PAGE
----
The prevalence and patterns of peripheral neuropathy in 50 children with HIV infection were analyzed retrospectively in the EMG Section, National Institutes of Health, Bethesda, MD. Sensory complaints were the most common reason for referral for EMG. Of 19 children with neurological abnormalities, sensory loss or hypoactive reflexes, 10 had abnormal nerve conduction studies (NCS). In 7 children, NCSs were compatible with a distal symmetric sensory or sensorimotor axonal polyneuropathy (DSPN). All had advanced disease and had received antiretroviral agents; in one the neuropathy was linked to vincristine treatment. Three children had median nerve compression at the carpal tunnel; two had received AZT. Of 2 additional patients with abnormal NCS, one had a demyelinating neuropathy which improved after AZT, and one had a lumbosacral polyradiculopathy associated with varicella zoster involving legs and buttocks. Distal symmetric polyneuropathy affected older children. [1]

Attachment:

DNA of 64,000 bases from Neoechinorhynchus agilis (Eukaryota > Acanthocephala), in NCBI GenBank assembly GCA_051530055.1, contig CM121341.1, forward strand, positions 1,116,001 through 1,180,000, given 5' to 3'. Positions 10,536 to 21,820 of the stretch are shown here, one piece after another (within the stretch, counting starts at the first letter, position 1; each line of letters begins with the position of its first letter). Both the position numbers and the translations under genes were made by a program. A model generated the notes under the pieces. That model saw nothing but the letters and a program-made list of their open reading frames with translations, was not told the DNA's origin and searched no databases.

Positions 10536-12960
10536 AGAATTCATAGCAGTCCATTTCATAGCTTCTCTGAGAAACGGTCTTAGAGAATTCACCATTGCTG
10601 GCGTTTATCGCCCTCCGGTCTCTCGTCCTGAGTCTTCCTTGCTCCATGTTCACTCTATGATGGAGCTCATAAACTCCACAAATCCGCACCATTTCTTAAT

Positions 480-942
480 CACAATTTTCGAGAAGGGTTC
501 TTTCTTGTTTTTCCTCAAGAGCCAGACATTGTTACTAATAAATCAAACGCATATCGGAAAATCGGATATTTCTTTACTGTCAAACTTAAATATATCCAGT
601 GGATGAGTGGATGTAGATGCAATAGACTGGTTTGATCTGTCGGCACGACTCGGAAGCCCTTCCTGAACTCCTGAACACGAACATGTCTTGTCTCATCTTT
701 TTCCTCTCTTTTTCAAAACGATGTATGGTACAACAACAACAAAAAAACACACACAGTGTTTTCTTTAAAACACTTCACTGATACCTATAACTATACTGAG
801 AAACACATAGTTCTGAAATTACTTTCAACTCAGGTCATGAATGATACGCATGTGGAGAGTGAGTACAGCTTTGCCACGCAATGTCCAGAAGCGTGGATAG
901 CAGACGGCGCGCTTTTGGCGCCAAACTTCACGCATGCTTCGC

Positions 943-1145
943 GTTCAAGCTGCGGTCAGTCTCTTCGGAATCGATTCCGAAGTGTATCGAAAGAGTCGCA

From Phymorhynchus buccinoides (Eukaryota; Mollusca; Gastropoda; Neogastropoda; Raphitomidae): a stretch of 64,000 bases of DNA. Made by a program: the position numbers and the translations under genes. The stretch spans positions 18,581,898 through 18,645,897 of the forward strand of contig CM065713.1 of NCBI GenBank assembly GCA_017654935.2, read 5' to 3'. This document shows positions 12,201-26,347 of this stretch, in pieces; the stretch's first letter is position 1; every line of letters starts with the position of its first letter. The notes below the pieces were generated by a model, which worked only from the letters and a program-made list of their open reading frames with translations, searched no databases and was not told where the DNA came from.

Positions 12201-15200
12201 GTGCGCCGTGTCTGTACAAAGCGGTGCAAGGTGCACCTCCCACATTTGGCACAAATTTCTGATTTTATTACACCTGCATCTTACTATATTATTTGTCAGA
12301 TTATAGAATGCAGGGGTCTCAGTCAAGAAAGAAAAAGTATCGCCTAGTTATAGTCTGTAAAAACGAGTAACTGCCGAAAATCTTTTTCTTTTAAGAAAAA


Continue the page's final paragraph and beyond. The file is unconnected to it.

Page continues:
COMMENT. The various patterns of peripheral neuropathy encountered in children with HIV resemble those described in adults. The most common type is a demyelinating sensory or sensorimotor polyneuropathy.